in the meantime, Jes Grew (google it!) was changing the attire of the Black Arts Movement - hip hop channeled the spirit of the creative-oppressed and i found a new focus for my energies. if 'mainstream america' was the stepping stone for my left foot, then this unappreciated new black artform was the groundswell for my right. Africa Bambaataa held equal stage with Kraftwerk and Art of Noise... Basquiat exemplified what most alienated black creatives was going through, this simultaneous struggle for identity and non-identity. we were the Pfunk mantra played out, of freedom being free of the need for being free...

we didnt muse about freedom, about sharing the front seats of public transportation trying to prove the point of how non-threatening we could be... our dream wasnt for freedom. it was for an identity free of the identity america had planned for us. our parents were the ones who had dreamed of working at ford and general electric, of providing greater opportunities than they had... but it was our generation that had sat back to ask: but what was so wrong with the laundry mat you owned all to your self? only in america, because of the need for black people to escape from deep-rooted segregation, was the need to work for one's self considered a social sin... this is the point in american history where the prospects of "freedom" actually became a set-back.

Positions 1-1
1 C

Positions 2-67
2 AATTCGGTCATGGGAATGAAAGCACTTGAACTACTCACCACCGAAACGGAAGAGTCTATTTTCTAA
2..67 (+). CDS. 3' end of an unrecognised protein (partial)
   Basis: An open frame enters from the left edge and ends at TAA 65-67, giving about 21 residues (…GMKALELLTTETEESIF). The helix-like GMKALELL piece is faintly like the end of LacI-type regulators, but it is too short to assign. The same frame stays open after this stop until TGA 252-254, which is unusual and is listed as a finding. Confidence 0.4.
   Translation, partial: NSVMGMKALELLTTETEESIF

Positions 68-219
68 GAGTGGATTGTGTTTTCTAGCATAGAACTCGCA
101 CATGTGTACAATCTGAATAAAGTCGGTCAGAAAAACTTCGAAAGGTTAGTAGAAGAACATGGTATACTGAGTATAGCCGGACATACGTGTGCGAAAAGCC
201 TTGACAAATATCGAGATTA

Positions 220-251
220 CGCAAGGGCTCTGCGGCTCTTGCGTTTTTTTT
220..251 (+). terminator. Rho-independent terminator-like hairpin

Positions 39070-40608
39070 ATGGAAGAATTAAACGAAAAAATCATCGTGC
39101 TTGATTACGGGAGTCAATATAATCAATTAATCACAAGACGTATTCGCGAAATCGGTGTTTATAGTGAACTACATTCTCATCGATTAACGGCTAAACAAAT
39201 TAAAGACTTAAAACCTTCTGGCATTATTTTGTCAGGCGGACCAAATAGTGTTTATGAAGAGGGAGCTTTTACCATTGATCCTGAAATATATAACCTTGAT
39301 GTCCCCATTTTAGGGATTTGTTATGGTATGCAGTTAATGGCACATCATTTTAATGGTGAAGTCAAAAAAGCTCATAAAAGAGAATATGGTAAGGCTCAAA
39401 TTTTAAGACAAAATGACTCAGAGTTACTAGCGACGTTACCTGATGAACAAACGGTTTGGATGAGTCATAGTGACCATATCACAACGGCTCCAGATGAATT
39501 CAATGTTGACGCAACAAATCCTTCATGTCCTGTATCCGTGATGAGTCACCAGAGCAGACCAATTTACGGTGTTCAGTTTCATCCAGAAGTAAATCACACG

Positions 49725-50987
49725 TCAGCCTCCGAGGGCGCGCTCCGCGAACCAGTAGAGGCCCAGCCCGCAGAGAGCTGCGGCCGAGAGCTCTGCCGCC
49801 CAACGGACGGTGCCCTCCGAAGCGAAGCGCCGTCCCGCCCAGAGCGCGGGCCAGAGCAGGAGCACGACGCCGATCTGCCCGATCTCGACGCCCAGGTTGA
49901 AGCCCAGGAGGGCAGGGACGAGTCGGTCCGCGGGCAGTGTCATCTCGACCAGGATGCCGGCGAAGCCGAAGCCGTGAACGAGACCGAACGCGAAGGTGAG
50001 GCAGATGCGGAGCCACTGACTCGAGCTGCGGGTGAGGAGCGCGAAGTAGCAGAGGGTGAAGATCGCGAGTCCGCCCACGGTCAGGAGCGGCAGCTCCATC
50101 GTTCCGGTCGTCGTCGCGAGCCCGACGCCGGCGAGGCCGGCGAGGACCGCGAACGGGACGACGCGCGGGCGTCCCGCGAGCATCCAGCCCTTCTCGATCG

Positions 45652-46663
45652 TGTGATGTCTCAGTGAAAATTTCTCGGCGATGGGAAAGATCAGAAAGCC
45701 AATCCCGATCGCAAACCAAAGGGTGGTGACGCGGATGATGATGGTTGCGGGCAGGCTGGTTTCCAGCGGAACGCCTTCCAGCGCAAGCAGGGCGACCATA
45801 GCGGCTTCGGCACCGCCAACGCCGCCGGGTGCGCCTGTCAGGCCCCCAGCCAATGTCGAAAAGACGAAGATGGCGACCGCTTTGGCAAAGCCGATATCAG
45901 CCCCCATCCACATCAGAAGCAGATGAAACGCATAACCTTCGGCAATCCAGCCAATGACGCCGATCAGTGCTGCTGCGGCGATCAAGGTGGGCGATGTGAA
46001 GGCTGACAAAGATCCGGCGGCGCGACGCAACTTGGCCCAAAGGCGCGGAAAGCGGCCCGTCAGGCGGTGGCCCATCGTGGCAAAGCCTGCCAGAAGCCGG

Thursday, January 06, 2011

lit-crush (menage-a-trois) of the month

"Assimilate; don't be assimilated." - Léopold Sédar Senghor

 Senghor (1906-2001), a Senegalese poet, the country's first president, and an absolute Francophile, maintained early on that the best way to support and protect one's indigenous origins, especially for Africans, was by using contemporary (European) methods, or 'the master's tools' as referred to by James Baldwin, to canonize the legacy of your people and NOT by using those methods to dismantle one's culture, rebuilding some Euro-nized facsimile in its place. i've been in serious 'black empowerment' discussions where this point is missed or mistakenly appropriated as an act of oppression... i've had to 'dumb-down' the talking points to this: "if you stole the colt-45 of your oppressor to gain your freedom you wouldnt doubt your own motives by suggesting that an american made gun invalidates that freedom - it's how you use it, what you do with it that matters the most."